By Kerry Lewis
On Sunday, Oct. 19, 2014, in Old Chapel, the American Shakespeare Center performed its touring production of “Much Ado About Nothing.”
If you decided to stay in and study last Sunday night, here are a few examples of what you missed out on: men in sailor’s garb, the questioning of a Union student’s masculinity and different renditions of a variety of ’70s musical hits. The ASC combines various elements to create a pretty spectacular show — the mother of all Shakespearean romantic comedies: “Much Ado About Nothing.”
The doors opened with a bang half an hour before the show with the actors of the ASC performing songs to get the audience seated and warmed up.
Old Chapel was packed, with audience members seated immediately in front of the stage, to its sides and up in the balcony.
The intimate atmosphere created by the seating arrangement lent itself well to Shakespeare, as did the ASC’s decision to leave the lights on during the play.
Throughout the play, the actors incorporated the audience into the production.The actors were on the same level as the audience, and surrounded by the audience — just as a troupe would have been in Shakespeare’s time.
With Shakespeare’s original staging conditions, the company did a fantastic job bringing us right into the world of “Much Ado.”
“Much Ado About Nothing” is one of William Shakespeare’s most-beloved plays.
The tale of many plots, twists and turns, tells the story of cousins Beatrice and Hero and their prospective lovers, Benedick and Claudio, respectively.
However, these couples are incredibly different. While Hero and Claudio’s relationship is a case of love at first sight (or, as the more cynical might decide, dowry at first sight), Beatrice and Benedick together are a classic example of the thin line between love and hate.
Their tendency to cross this line allows for a romantic relationship to develop.
These relationships develop throughout the play with the help of several other characters, including Prince Don Pedro, his bastard brother Don John, their acquaintances, the servants and Hero’s father, Leonato.
With such a large cast of characters, it is no wonder that the plots get twisted and tangled along the way to the wedding — a popular ending for Shakespeare’s comedies.
In this particular production, with the Shakespearean setup and the early-modern English language, came ’70s clothing, music and dancing.
The ASC used the familiar setting of the ’70s to bring forward and make relatable several themes in “Much Ado” that an audience might not notice in a more traditional Shakespearean presentation.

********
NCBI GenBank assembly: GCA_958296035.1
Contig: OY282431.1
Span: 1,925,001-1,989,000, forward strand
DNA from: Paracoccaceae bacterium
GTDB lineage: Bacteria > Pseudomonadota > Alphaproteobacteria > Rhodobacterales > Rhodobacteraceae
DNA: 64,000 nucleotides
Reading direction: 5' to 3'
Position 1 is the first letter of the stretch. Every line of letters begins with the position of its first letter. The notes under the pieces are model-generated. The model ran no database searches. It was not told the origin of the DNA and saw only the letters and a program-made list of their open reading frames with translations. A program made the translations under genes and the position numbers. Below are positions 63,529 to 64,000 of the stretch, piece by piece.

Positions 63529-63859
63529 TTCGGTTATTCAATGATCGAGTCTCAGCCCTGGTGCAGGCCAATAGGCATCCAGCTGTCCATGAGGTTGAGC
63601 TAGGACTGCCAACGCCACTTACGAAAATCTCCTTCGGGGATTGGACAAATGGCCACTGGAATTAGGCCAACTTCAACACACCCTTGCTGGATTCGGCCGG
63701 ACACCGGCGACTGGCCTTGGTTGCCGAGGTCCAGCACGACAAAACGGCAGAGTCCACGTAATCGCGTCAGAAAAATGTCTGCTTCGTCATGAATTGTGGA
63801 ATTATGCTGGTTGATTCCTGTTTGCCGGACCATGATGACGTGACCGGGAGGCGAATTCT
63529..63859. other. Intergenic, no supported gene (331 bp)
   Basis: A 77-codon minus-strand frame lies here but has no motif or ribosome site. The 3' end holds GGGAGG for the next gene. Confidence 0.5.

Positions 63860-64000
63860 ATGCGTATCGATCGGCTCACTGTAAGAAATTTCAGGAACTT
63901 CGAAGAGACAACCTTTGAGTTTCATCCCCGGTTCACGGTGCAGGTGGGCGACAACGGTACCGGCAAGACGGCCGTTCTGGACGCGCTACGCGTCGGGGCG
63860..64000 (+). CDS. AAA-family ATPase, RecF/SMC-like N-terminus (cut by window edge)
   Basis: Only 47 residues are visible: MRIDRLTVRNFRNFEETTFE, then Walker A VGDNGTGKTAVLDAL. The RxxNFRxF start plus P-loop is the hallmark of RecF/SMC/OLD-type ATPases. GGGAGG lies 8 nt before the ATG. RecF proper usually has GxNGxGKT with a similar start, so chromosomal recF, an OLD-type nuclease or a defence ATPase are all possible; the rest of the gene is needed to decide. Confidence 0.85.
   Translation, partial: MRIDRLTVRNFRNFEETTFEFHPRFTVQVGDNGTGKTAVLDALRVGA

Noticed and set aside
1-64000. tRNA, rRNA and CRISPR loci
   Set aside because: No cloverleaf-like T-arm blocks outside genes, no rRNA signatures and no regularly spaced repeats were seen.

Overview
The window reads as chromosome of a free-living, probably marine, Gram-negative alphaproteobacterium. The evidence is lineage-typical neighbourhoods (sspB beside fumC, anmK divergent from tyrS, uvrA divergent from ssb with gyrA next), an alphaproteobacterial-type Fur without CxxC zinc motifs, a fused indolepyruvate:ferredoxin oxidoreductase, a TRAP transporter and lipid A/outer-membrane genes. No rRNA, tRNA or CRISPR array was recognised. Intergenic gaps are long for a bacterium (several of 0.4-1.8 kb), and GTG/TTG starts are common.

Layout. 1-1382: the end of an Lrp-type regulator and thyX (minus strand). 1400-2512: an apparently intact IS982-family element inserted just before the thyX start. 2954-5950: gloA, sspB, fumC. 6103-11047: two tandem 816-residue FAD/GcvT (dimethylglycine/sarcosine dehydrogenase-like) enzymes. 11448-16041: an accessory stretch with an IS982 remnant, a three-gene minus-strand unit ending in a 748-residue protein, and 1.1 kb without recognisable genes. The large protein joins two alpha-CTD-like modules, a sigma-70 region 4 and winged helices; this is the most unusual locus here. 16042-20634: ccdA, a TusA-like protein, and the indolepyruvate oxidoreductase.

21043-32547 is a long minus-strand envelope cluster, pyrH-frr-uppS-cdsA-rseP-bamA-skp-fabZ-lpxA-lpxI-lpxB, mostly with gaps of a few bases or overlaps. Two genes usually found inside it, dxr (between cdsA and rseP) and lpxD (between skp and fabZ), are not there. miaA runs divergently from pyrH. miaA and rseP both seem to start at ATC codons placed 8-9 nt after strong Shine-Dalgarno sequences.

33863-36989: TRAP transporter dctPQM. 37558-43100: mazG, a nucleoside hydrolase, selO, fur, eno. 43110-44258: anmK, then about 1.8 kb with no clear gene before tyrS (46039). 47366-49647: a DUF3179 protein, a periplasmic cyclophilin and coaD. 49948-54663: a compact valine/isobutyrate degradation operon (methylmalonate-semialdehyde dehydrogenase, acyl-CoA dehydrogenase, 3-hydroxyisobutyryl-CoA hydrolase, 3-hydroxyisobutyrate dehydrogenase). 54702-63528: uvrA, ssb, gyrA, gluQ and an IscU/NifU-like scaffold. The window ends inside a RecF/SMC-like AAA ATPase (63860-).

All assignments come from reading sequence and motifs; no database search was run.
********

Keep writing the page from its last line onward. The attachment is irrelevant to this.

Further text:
Beatrice, a “shrew” in Shakespeare’s time, is turned into a headstrong feminist in bell-bottoms and a close-fitting shirt. Contrastingly, the female “ideal” in “Much Ado’s” era, quiet, demure Hero, appeared in a sweet, almost doll-like, dress that emphasized her innocence and tendency towards more antiquated ways.The ’70s vibe made the play much more relevant — retro, rather than unrelatable.
The modern setting combined with the actors’ abilities to express themselves with exasperated glances at the audience or smirks at other characters, caused the language barrier that people worry about when they go to a Shakespeare play to melt away.
More could have been done with the scenes in which Beatrice and Benedick find out about the supposed love they share.
While the characters were brilliantly portrayed by the actors of the ASC, they chose to make the characters react almost exclusively with excitement and giddiness, despite the characters’ confessions of nothing but dislike, and a grudging respect at most, toward one another.
With such masterful acting at their disposal in Patrick Earl’s Benedick and Stephanie Holladay Earl’s Beatrice, it would have been interesting to see a little more confusion and a healthy skepticism in the characters.
This, however, is just an example of the way that Shakespeare left his writing open to interpretation, and the ASC used all the means available to them to make sure the audience understood the play enough to make their own interpretations.
With the ’70s take on Elizabethan England, the ASC made “Much Ado About Nothing” into a production people could relate to without sacrificing the original spirit of the play.